Better Butter, Better TV and Better Prices? What A Riot!
As reported by KIFI in Idaho Falls:
85 Idaho inmates housed in a Texas jail are on lockdown after a non-violent protest Saturday morning. The inmates refused to return to their cells inside the building after completing recreation time outdoors at the Newton County Correction Center.The protest lasted for over seven hours.They demanded butter for rolls, more television channels and cheaper commissary prices. The warden said preliminary information indicates the prisoners were plaining their demonstration since arriving at the facility to protest their out-of-state transfer.Currently, there are over 400 Idaho inmates housed at the center.Offenders are being sent out of state because Idaho's prisons are full, and have been for several years.The Idaho Department of Corrections estimates 1,400 Idaho offenders will be incarcerated out of state by the year 2010.
In my "own private Idaho," I would like to see the Department of Correction and the Commission of Pardons and Parole issue a joint letter to all out-of-state prisoners that says the following: (1) all prisoners involved in the incident in Texas will have their parole eligibility dates moved back a minimum of two years, (2) all prisoners involved in the incident in Texas will be denied parole and will be required to "top their time out" if they are engaged in any further disobedient or riotous behavior, (3) any other out-of-state prisoners involved in any similar incidents will have their parole eligibility dates moved back, and (4) any additional prison time to be served will be served at an out-of-state prison. Prison isn't supposed to be vacation with room service. It's punishment. It makes me think even harder about Article VII of the Bill of No Rights I posted last week.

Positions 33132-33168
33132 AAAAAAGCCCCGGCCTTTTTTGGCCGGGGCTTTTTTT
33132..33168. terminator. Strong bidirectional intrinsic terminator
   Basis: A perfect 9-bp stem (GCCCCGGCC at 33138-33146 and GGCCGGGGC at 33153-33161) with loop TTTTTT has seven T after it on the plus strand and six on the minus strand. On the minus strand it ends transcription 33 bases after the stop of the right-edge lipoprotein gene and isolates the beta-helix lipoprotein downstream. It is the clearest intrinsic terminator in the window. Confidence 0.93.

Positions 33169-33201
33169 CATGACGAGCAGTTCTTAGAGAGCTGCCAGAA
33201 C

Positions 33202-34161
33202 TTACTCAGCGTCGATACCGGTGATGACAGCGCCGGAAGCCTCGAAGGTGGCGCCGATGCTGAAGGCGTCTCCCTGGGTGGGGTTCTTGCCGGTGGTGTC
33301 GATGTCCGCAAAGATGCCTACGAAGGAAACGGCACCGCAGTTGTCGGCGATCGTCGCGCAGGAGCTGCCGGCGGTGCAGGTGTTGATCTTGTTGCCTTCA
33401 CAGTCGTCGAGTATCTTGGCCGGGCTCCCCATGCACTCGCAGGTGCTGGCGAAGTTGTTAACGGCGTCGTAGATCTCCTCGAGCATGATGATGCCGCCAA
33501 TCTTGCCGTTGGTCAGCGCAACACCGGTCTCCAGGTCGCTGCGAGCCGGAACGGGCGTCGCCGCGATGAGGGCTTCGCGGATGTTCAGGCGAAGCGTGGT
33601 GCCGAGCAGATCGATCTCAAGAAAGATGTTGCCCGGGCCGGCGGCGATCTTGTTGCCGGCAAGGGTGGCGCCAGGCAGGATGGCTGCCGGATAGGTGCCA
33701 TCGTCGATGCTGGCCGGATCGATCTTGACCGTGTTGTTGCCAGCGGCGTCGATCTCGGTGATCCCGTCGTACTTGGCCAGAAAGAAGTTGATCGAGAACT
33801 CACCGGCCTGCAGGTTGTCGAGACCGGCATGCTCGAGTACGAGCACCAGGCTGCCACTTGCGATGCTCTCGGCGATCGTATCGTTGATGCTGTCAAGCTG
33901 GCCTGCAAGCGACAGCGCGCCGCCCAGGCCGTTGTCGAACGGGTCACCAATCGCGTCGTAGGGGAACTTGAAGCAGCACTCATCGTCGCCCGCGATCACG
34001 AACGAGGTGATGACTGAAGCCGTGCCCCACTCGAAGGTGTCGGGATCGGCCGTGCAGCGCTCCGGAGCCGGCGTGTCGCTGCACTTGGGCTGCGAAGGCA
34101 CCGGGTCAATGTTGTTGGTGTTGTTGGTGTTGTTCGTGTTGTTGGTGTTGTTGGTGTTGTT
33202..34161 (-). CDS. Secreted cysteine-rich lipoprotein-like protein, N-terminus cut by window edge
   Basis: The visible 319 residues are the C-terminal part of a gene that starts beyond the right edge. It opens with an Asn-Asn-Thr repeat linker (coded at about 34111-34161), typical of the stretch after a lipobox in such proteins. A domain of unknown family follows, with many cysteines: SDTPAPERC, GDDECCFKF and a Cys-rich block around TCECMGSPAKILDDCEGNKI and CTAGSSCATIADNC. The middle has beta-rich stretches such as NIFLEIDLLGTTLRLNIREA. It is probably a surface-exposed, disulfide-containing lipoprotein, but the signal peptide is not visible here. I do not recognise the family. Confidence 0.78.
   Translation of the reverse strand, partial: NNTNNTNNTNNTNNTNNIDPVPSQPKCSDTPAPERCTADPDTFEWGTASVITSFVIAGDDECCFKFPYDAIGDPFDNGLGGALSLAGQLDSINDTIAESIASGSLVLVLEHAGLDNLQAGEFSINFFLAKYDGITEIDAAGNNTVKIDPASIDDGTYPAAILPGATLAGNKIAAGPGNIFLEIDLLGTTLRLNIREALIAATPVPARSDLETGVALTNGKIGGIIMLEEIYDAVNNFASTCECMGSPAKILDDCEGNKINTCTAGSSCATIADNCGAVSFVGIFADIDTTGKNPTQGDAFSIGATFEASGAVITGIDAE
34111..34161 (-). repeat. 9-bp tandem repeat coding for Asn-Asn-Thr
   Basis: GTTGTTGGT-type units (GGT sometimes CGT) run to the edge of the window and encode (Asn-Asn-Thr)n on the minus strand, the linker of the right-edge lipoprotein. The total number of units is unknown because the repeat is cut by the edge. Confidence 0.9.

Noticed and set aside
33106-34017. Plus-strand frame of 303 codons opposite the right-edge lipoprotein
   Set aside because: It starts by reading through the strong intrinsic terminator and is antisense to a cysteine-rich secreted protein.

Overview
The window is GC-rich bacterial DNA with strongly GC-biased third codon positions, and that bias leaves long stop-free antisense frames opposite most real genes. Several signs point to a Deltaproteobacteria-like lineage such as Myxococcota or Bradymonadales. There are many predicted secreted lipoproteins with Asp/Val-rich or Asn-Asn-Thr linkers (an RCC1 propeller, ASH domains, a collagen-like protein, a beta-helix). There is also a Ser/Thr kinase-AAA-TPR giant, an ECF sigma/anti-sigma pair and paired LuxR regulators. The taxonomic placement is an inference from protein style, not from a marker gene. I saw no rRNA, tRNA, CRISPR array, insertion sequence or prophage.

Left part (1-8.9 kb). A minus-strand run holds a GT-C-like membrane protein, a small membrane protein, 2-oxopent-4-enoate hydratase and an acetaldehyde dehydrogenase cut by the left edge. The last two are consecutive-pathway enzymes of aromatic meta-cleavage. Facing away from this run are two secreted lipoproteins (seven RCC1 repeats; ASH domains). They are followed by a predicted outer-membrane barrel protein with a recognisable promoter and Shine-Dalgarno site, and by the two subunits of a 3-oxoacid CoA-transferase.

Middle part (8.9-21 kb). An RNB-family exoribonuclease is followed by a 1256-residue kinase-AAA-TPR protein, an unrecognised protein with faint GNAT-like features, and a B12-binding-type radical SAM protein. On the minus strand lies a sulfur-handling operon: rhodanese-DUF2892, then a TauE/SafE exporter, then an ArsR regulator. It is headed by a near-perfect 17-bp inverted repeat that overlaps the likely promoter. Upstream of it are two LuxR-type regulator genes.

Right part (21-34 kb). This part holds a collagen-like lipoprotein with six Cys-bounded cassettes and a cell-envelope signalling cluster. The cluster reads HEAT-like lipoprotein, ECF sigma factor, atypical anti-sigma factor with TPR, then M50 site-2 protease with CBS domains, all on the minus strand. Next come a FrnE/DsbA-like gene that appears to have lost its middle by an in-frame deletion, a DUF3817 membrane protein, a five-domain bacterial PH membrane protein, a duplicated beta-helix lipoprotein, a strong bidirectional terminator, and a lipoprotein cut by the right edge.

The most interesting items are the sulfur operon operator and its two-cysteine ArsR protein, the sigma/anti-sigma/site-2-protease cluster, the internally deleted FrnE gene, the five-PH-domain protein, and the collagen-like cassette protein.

Arbitrary and Capricious recently posted a blawg entitled ID: Idaho inmates, Texas abuse, describing an allegation that at least one Idaho inmate had been handcuffed, beaten, and maced at the same Texas facility this last spring. Director Thomas Beauclair and an Idaho delegation flew down to Texas to investigate the incident. That is at least some indication that Idaho authorities take matters of safety and propert treatment of inmates seriously. The inmate involved stated in a letter to his sister that the treatment stopped once the Texas warden was notified and intervened. This emphasizes the fact that inmates should address concerns through proper channels. If the prison employees abused the inmates in a manner that warrants criminal charges, the investigation should be referred to the appropriate prosecution authority. If abuse occurs again, Idaho needs to consider moving the inmates to a different facility.
This latest act of defiance does not appear to be in response to the prior beating allegation. The prior problem also doesn't legitimize being petty about such things as more butter, more channels and cheaper commissary.
I do not feel sympathy for the inmates that get shipped to other states. I believe that when they decided to engage in criminal behavior, they were simultaneously giving up their right to choose what their living arrangements were going to be and for how long. I think it is incredibly unfortunate that Idaho is shipping inmates out of state. I understand that affects families, people who did not commit the crimes. And, it affects prosecutors too. I was recently informed by IDOC that I would have to pay $3,000 to $4,000 in order to get a prisoner back from Minnesota to testify in a robbery trial. But, like many things, being shipped out of state is something that inmates should have given some consideration to before they decided to engage in the criminal behavior that put them in prison. It is no secret that Idaho ships inmates out of state. It has been happening for years. Would-be criminals need to prepare for it. Out-of-state prisoners need to accept it.